nsouthwick-headshot-22.jpgPrior to joining CPJ as its Americas research associate in 2017, she was based in Bogotá, Colombia, where she was a member of Witness for Peace’s international accompaniment team, a reporting specialist with ACDI/VOCA’s Afro-Colombian and Indigenous program, and the editor of a website focused on Latin American news. Her work has appeared in the Boston Globe, the Chicago Reporter, InSight Crime, and RioOnWatch, among other publications. She has a master’s degree in international human rights from the University of Denver’s Korbel School of International Studies and a bachelor’s degree in journalism from the Medill School of Journalism at Northwestern University.

Moderator: Christopher Tyree - Journalist

tyree_content.jpgTyree is a Virginia native and the senior director and co-founder of the Virginia Center for Investigative Journalism. For more than 30 years, his cameras and pen have carried him to report on stories on nearly every continent. His award-winning projects have helped shape policy and spur awareness of important issues. His work has been published in hundreds of the world’s leading periodicals and broadcast networks including the BBC, New York Times, Washington Post, NPR and Deutsche Welle. He earned a graduate degree in visual communication from Ohio University and BS in journalism from James Madison University.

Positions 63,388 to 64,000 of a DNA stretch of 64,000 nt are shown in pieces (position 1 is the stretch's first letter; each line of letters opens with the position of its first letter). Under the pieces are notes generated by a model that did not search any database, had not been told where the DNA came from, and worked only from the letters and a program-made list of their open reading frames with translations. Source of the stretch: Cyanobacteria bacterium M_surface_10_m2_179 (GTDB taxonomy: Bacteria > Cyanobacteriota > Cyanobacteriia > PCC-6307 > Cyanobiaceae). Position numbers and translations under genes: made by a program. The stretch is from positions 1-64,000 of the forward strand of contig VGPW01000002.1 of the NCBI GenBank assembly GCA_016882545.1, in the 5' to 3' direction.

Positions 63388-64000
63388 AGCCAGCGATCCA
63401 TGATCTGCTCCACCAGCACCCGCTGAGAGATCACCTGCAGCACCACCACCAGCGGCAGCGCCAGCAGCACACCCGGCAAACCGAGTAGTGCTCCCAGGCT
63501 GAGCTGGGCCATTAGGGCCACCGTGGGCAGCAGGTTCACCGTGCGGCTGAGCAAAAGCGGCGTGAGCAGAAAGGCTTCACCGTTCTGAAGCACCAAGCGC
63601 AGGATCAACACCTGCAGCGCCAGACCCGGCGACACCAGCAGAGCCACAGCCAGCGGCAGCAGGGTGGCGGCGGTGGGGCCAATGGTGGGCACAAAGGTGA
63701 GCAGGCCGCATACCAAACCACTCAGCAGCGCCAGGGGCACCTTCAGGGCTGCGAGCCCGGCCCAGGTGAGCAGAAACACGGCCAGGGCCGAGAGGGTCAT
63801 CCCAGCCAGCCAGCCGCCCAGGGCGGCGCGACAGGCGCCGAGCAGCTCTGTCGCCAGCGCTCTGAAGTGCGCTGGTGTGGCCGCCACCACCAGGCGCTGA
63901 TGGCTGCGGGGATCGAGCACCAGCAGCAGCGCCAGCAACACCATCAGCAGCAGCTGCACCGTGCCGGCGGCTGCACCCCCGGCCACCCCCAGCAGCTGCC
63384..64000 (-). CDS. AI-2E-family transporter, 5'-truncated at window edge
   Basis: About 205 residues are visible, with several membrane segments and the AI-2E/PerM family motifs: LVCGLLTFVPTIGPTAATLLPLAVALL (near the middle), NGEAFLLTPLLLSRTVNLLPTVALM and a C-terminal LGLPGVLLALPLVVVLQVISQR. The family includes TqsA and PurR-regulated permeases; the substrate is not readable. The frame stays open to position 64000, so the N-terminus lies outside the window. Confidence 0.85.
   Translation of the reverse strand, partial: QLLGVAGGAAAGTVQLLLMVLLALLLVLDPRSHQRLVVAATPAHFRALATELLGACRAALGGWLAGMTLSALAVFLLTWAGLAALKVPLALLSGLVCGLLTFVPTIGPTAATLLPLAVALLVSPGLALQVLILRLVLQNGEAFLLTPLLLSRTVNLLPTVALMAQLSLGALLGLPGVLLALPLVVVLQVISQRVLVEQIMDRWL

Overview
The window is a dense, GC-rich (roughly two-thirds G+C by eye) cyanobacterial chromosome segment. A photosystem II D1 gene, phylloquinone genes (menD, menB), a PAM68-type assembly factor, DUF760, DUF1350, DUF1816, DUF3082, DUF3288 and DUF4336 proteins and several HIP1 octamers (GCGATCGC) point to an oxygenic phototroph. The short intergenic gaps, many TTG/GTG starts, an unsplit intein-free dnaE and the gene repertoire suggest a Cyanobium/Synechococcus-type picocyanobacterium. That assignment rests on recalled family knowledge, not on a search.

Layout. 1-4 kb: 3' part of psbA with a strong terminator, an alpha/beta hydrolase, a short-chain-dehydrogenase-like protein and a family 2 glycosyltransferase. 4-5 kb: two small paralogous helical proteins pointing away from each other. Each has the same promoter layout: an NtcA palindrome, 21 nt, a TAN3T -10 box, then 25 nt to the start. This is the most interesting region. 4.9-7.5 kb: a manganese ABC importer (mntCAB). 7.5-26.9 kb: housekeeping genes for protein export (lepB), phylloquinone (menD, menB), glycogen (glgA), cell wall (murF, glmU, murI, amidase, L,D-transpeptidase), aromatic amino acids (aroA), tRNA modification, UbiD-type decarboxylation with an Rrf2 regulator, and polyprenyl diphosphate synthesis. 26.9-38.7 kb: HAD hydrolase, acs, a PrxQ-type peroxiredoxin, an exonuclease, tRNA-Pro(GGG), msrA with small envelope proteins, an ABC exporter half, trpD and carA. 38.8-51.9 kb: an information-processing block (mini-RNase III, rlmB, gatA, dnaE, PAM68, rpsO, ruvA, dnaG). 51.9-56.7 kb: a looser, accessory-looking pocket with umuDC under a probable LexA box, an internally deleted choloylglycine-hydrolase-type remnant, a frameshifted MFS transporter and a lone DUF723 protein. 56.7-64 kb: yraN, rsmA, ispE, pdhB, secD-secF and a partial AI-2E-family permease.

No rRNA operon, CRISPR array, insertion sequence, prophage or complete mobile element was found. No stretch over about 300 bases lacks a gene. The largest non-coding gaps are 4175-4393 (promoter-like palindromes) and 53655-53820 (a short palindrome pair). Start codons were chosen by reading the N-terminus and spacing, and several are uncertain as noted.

Co-Sponsors
THE REVES CENTER FOR INTERNATIONAL STUDIES

Founded in 1989, the Reves Center for International Studies is the hub of globalization and global engagement at William & Mary. Three teams—the Global Education Office, the International Students, Scholars and Programs Office and the Global Engagement Team—combine forces to ensure that all W&M students, faculty, staff, alumni, and supporters are included in our comprehensive internationalization efforts, through supporting out-bound study abroad students, in-bound international students, and the on-campus William & Mary community. Reves staff also work to ensure an international dimension—its unique challenges as well as opportunities—is present in university processes and policy decisions.

THE HUMAN SECURITY LAW CENTER

The Human Security Law Center (HSLC) at William & Mary Law School centers on human rights, national security, and international criminal justice. Its purpose is to provide students with an understanding of and appreciation for national security and human rights issues, particularly through the interplay between national defense and the protection of civil rights in both the domestic and global spheres. The Director of the HSLC is Ernest W. Goodrich Professor of Law Nancy Combs.

VIRGINIA CENTER FOR INVESTIGATIVE JOURNALISM AT WHRO

Virginia Center for Investigative Journalism (VCIJ) is a nonprofit newsroom focused on enterprise and investigative reporting. Launched in 2019 by veteran Virginia journalists Louis Hansen and Chris Tyree, VCIJ has been offering enhanced news coverage and in-depth reporting on issues vital to residents of the commonwealth. The Virginia Center for Investigative Journalism at WHRO, marks a further expansion of the Norfolk-based nonprofit broadcaster’s initiative to bolster independent journalism. WHRO launched its newsroom in 2020, and has a staff of three reporters and a news director dedicated to Hampton Roads coverage.

REGISTER for the symposium